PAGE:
This “Bx/Lx” reliability requirement would then be used throughout the service life cycle of the vehicle. The max allowable failure value would be prorated back against 120 months and fed into the companies warranty management computer system. When dealership monthly warranty repair report came in, the number of service claims for each item in the vehicle would be compared against the life time reliability curve for the corresponding month of age. For items where the number of actual service claims exceed the prorated limit line the warranty/service management computer issued a trip wire alarm bell alert for each item in violation of the failure/service event limit line. A QRD issue resolution engineer would then be assigned to work with the part’s supplier to start a root cause investigation of why the part or system was exceeding the failure/service objective.
I led automotive E/E QRD improvement teams for about 3 yrs, sometime we would find a supply chain quality spill, or a design issue or the part was being misassembled or damaged at the vehicle assembly plants. Other times we found the vehicle owner did not properly use the system or disliked how it worked, sometime we found the dealership misdiagnosed a problem and replaced the wrong part. These latter issues were more prone to occur when a new technology system or feature was being introduced.
It never mattered if this was a Q, R or D issue. We never said that is a quality department issue not a reliability issue. The only thing that mattered was that there was some type of field problem that dissatisfied the end user customers and was costing us dealership repair time/dollars and might also cost us future vehicle sales. Continuous QRD improvement was achieved by developing and implementing permanent corrective actions ranging from fixing quality spills to redesigns to improved training for assembly or repair technicians, were developed and implemented.
The “Bx/Lx” reliability metric is also seeing growing use in Physics of Failure (PoF) Durability Simulation based Reliability Assessments. Figure 3 shows a plot of the individual and combined accumulated wearout failure risk timeline curves for an electronic module calculated from a Physics of Failure durability simulation produced using the Sherlock ADA PoF CAE App. (Ref: http://www.dfrsolutions.com/software/the-future-of-design/).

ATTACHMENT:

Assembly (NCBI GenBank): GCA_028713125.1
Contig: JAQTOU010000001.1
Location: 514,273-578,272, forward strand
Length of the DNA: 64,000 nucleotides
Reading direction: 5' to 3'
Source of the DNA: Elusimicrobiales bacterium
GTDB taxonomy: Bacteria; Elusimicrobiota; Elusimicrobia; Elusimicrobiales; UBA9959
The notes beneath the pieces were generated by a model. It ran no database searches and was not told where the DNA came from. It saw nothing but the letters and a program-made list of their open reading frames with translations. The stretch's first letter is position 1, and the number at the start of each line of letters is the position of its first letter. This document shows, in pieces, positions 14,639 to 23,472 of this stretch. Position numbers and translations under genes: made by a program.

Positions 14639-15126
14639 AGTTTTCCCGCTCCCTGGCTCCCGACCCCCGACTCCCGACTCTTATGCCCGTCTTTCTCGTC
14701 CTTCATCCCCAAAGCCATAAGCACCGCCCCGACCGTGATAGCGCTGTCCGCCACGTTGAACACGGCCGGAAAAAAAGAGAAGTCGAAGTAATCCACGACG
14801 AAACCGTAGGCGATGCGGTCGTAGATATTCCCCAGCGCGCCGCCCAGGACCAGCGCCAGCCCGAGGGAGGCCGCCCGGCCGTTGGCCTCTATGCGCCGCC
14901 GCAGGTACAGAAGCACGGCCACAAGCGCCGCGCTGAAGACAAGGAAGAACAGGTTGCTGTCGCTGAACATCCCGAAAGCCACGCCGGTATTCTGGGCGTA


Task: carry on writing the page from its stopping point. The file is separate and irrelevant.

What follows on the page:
Figure 3: Physics of Failure Cumulative Failure Risk Life Curves for an Electronic Module
- Produced by a Sherlock ADA PoF CAE App Durability Simulation.
Overall Module & Individual Wearout Mechanism Failure Risks
Compared to a Traditional MIL-HDBK-212 Reliability Prediction that Assumes a Constant MTBF
Plotted against a 10 year L10 Reliability-Durability Objective.
This module has a 10 year L10 reliability-durability objective (i.e. no more than 10% failures (at least 90% Reliability) by 10 years in service. The PoF analysis results plot reveal when each wearout failure mechanism is calculated to start and its related growth rate thereafter. The near straight dark blue line at the bottom of the plot in Figure 6 shows the cumulated failures over time from a MIL-STD-217 rev F. part counting reliability prediction of the module that produces a constant failure rate (Inverse of MTBF) due to its limited focus on only the Random Failure portion of the Reliability Hazard function Bathtub curve.